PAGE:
With the third round of MLPerf benchmarking results coming out, graphic giant, NVIDIA announced breaking AI performance records becoming the fastest products available commercially for AI training. However, on the other hand, Google has also proclaimed acing the MLPerf tests with the world’s fastest training supercomputer.
Although both companies have showcased significant achievements in creating faster training processes of ML models, which indeed would be critical for research breakthroughs, there is a hidden element that needs to be paid attention to.
Similar to System Performance Evaluation Consortium benchmark and Transaction Processing Council benchmark, MLPerf is an industry-standard benchmark that has been designed to measure the time to train ML models on a few specific tasks. Comprising some 80 companies and universities from all over the world, some other prominent vendors competing in the MLPerf benchmark tests were Intel’s Xeon processors and Huawei.
Is Google Lagging Behind NVIDIA’s GPU?
The current result announced by MLPerf was similar to its last two results where NVIDIA stood firm in the top position for all 16 benchmarks with its commercially available hardware and software products for a variety of ML tasks. However, on the other hand, Google’s Tensor Processing Unit has surpassed NVIDIA’s results in most tasks for the category of research projects.
In a recent tweet, Google AI lead, Jeff Dean shared his excitement on setting records in six out of eight benchmarks in MLPerf tests. According to the results Google topped in training DLRM, Transformer, BERT, SSD, ResNet-50 and Mask R-CNN leveraging its new machine learning supercomputer and TPU chip. In fact, it is believed that Google’s supercomputer is 4x larger than Google’s Cloud TPU v3 Pod, which made records in the previous results, becoming the first cloud provider to outperform on-premise systems.
While Google has powered up its Cloud TPUs providing faster training time for ML models, NVIDIA’s advanced GPU — A100 — also proved to execute five petaflops of performance excelling on all eight benchmarks of MLPerf. A100 has been the first processor designed on NVIDIA’s Ampere architecture, which allows the GPU to address different sized acceleration needs from small to big multi-node workload.
Strangely enough, realising the advanced capabilities of A100 that could easily dominate the field, the only companies to put their submission for commercially available servers were Google and Huawei, that also for only for two categories — image classification and natural language processing. Thereby, NVIDIA’s results remained high in system design and training models beating Huawei, Google’s TPU as well as Intel, which has recently switched to Habana’s AI chips.
According to the results, it took about 49 seconds for NVIDIA’s DGX A100 to train BERT, which is better than Google with 57 minutes. Understanding its position, Google, therefore submitted its V4 chip in the research category to build its position for the same, with an astounding performance for many training tasks. With that being said, the company hasn’t yet released it on the Google Cloud, which again can put it way behind in the race against A100, which is commercially in production.
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These pointers above highlight how NVIDIA single-handedly dominates the commercial category with other vendor companies like Dell EMC, Alibaba, and even Google using A100 for submitting their performance results. However, even though Google’s TPU will still not be available in the market for some time, it indeed showcased intensive performance for many tasks in MLPerf. Interestingly, Intel has also joined the force with its soon-to-be-released CPU, however too early to predict its success in applications.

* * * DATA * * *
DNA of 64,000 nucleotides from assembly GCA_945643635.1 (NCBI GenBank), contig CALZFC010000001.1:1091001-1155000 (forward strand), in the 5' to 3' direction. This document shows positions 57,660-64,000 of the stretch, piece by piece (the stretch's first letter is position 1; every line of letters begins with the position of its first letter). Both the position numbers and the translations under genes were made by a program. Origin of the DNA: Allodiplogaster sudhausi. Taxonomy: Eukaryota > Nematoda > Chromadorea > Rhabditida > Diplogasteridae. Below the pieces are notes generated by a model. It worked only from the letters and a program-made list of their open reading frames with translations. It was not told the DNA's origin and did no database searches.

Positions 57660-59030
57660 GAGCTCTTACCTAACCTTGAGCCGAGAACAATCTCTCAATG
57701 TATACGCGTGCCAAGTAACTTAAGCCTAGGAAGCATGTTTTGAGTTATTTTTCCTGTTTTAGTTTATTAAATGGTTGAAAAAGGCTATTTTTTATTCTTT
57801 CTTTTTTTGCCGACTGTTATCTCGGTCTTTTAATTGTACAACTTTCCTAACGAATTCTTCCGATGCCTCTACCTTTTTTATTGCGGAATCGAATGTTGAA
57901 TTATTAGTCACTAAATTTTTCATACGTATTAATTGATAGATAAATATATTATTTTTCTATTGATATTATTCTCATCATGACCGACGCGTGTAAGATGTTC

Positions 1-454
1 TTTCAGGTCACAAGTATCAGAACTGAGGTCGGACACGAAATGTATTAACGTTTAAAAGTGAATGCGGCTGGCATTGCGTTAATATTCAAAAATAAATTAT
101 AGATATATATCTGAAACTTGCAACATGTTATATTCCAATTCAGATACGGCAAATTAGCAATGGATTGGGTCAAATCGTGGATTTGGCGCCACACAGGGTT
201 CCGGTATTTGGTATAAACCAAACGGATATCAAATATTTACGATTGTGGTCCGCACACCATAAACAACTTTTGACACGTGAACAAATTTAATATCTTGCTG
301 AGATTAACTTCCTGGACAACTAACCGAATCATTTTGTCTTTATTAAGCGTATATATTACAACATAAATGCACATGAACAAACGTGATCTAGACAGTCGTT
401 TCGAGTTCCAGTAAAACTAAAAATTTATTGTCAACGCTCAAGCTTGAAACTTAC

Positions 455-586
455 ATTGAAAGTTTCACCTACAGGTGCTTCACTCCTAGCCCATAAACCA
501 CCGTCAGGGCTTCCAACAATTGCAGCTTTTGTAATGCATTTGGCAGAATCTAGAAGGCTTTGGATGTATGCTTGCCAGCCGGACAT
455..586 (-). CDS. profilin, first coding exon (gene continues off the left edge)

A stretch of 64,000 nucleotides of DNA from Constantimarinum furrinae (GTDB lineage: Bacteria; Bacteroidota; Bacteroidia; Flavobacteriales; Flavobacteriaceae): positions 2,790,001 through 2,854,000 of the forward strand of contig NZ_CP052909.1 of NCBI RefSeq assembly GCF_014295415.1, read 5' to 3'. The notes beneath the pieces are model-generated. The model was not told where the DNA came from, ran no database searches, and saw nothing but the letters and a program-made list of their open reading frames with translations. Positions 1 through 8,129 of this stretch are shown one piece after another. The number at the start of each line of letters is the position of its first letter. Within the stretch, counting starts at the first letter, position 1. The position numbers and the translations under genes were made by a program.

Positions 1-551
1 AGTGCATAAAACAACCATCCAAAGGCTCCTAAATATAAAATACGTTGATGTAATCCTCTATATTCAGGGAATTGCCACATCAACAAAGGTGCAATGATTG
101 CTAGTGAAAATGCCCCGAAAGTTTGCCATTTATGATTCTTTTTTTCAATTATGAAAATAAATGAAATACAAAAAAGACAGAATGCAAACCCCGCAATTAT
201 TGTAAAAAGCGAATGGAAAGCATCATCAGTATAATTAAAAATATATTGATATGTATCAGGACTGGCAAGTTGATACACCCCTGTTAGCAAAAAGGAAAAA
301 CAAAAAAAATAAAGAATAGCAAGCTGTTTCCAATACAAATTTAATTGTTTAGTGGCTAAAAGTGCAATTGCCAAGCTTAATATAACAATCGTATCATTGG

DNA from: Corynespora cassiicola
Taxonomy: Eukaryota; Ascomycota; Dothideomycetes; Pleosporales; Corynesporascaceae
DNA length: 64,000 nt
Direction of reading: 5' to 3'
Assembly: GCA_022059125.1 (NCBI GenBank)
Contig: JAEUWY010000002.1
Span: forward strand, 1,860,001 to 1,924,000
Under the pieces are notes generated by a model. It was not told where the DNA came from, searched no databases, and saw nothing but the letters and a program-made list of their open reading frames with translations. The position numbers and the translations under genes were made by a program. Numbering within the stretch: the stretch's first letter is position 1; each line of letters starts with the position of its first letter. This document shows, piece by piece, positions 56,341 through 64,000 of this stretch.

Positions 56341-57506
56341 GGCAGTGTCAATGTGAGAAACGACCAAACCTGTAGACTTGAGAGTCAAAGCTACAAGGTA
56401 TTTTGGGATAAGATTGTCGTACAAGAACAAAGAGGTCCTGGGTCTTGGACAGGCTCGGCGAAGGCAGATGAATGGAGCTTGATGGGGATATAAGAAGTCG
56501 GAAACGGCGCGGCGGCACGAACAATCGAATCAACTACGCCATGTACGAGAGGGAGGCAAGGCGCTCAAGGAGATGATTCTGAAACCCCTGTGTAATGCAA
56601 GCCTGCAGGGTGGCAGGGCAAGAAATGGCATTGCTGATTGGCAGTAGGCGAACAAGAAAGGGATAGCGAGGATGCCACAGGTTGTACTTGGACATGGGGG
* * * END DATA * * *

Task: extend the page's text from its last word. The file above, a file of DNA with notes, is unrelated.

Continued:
On another note, MLPerf added a new test to reflect upon the growing application of machine learning in production settings — Deep Learning Recommendation Model. Although NVIDIA has performed brilliantly on the newly added benchmarking test, it might still lag in building recommendation engines due to the requirement of a massive amount of supercomputing memory. Google, on the other hand, with its supercomputing abilities, has recently launched a beta version of Recommendation AI, making building recommendation engines super easy for developers.
Having said that, even though MLPerf assesses almost all aspects of AI performance, two vital parameters left out in this benchmarking test are the comparison of the price of chips and computers, and the consumption of energy, which are critical for today’s era. It is believed that machines with better accuracy and more chips are going to consume more energy and are going to be heavier on the pockets, which might put Google on the lead once again.
With all that information in hand, it can be established that a usual trend of bigger hardware is indeed gaining traction, which will drastically reduce the amount of training time of machine learning models. However, NVIDIA cannot be the only one dominating the market. Google’s supercomputer also showed tremendous results in training ML models to perform tasks.
While NVIDIA and Google are still going to continue the race of achieving the highest AI performance record, NVIDIA stated in their company blog, “the real winners are the customers” who will now be able to leverage this advancement to transform their businesses faster with AI.
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Sejuti currently works as Senior Technology Journalist at Analytics India Magazine (AIM). Reach out at firstname.lastname@example.org